The rollicking title track, featuring Ben Jaffe of New Orleans' Preservation Hall Jazz Band, might be called a short story that you can dance to, featuring a rascal character who starts as a bootlegger and winds up a Republican advisor. "It's sort of a demented celebration of corruption," Guy says. "The Kidd represents all the forces that operate on the margins of society. That song says something about who I am, because I just don't follow blues musicians, even though they're very dear to me. But another one of my influences is someone I'd consider America's modern Shakespeare, and that's Garrison Keillor."
The song's New Orleans connection harks back to a formative visit he made to the Crescent City in 1979, a trip that convinced him to follow his muse as a performer. "I was playing the streets and Al Jaffe [Preservation Hall founder and Ben's father] came out and saw me. Not only did he take me inside to meet all the players, he gave me the official Preservation Hall uniform tie, which I have to this day. And I ran into [legendary jazz bassist] Milt Hinton, who'd been my professor at Hunter College. He saw me playing on the street and thought, great—I'd finally made something of myself!"
Another of Davis' mentors, folk legend Pete Seeger, inspired a song of loss, "I Wish I Hadn't Stayed Away So Long." He explains, "I was on Pete's last official tour in 2008, witnessing with my own eyes something I'd heard since I was a child. Folk music was the doorway that I came into the blues from. And I want people hearing the song to know that life is precious, and that the road is not always an easy place to be."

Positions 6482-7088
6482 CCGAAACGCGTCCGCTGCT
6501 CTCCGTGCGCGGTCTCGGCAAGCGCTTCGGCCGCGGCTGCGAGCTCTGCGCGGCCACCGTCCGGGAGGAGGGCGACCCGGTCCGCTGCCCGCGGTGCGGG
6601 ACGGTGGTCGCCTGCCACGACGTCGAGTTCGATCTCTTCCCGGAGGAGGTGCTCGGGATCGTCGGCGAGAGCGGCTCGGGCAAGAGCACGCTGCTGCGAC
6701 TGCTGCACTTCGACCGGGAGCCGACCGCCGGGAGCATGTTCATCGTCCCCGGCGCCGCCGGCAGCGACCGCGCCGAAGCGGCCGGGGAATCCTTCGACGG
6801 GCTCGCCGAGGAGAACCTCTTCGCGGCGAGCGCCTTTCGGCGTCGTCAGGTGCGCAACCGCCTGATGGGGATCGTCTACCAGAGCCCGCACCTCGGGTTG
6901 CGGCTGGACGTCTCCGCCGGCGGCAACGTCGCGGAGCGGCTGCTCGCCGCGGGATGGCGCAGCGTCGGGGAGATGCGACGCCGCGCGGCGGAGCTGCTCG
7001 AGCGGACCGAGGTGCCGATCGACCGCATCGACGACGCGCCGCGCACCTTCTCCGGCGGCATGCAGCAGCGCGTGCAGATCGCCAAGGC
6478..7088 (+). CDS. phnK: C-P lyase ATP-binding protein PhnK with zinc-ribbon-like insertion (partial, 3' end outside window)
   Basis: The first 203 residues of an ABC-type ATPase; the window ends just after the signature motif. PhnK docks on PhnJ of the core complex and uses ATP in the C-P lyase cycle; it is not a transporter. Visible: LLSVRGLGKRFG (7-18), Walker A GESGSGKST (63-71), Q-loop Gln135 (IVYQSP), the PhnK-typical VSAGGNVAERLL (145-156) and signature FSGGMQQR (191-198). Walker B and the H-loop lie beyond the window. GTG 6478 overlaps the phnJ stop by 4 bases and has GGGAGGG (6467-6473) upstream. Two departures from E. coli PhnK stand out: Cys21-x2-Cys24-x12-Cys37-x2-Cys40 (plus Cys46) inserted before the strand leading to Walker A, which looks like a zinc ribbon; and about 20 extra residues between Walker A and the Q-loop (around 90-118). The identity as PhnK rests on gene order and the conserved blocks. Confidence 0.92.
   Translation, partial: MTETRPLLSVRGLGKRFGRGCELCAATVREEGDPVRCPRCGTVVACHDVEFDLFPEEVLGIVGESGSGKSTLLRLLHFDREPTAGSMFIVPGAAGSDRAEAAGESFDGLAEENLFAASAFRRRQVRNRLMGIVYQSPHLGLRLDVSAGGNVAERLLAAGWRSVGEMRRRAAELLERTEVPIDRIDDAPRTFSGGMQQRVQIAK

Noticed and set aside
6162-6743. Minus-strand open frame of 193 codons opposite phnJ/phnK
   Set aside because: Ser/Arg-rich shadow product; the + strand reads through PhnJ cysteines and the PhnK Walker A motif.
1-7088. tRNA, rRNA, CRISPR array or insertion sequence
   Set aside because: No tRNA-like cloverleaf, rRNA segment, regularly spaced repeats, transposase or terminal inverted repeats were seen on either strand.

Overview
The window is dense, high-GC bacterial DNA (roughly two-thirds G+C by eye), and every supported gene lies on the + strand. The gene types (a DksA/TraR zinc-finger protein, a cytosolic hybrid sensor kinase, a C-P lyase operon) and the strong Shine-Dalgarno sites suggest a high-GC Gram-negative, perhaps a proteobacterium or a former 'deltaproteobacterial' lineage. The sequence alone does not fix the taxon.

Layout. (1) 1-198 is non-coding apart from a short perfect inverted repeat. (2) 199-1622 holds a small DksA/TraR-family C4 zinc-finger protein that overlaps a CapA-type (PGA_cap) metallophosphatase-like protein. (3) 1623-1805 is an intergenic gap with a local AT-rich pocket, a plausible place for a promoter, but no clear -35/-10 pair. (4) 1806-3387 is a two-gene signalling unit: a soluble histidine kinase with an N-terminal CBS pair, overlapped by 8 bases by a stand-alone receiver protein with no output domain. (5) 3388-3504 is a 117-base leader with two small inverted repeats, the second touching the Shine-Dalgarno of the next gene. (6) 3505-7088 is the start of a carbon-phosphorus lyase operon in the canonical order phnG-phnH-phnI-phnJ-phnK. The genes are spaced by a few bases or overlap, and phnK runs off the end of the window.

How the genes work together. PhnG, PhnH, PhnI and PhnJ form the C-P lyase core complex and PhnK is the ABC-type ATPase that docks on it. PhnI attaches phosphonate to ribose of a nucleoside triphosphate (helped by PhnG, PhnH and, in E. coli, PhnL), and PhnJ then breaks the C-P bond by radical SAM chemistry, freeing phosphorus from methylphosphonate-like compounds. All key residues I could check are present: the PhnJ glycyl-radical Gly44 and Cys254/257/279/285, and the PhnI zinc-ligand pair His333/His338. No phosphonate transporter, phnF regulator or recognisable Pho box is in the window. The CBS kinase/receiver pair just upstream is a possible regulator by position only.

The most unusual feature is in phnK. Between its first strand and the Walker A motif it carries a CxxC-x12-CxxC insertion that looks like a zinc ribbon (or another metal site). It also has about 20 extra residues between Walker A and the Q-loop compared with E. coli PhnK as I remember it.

Other songs cover the more familiar territory of love and sex—or in the case of the sly "Blackberry Kisses," both at once. "God knows I've written plenty of double and even single entendres about the sexual side of love," he notes. "But the kiss is something different, that's what elevates and energizes you—and I wanted this to be very elevated and energized! And I don't know a lot of blues songs that break into waltz time in the middle."
The most surprising of the album's four cover tunes has to be "Wear Your Love Like Heaven," the slightly trippy Donovan hit from 1967. "I loved that song back when I was a kid, and I wasn't even sure why—It wasn't especially rhythmic, more on the acoustic psychedelic side of things. Growing up as an African-American, for me it was always about James Brown, soul music. So it comes from a more courageous part of myself to show how much I love that song. Same with the Bob Dylan song, 'Lay Lady Lay'– There was a time when I wouldn't have had the self-confidence to do a song like that."
Closer to home is "Little Red Rooster," the Willie Dixon classic first recorded by Howlin' Wolf. The song teams Davis with another old friend, harmonica ace Charlie Musselwhite. "I play the harp myself when I do that one live, but Charlie brings something special to it. In his blood he feels the harmonica and its sound, just as they did in the days of Little Walter and Howlin' Wolf."
Continuing his mission to spread the blues around the world, Guy has lately been doing more teaching. "I've had beginning and intermediate students, and I try to give them enough of the basics that they can go into a jam session, and create more licks out of the ones they know. And I try to give them a bit of my philosophy. To my mind you can treat these songs as recombinant DNA, you can own it and you can create something new with it. And I didn't sign any papers, but I can claim an ownership to the blues."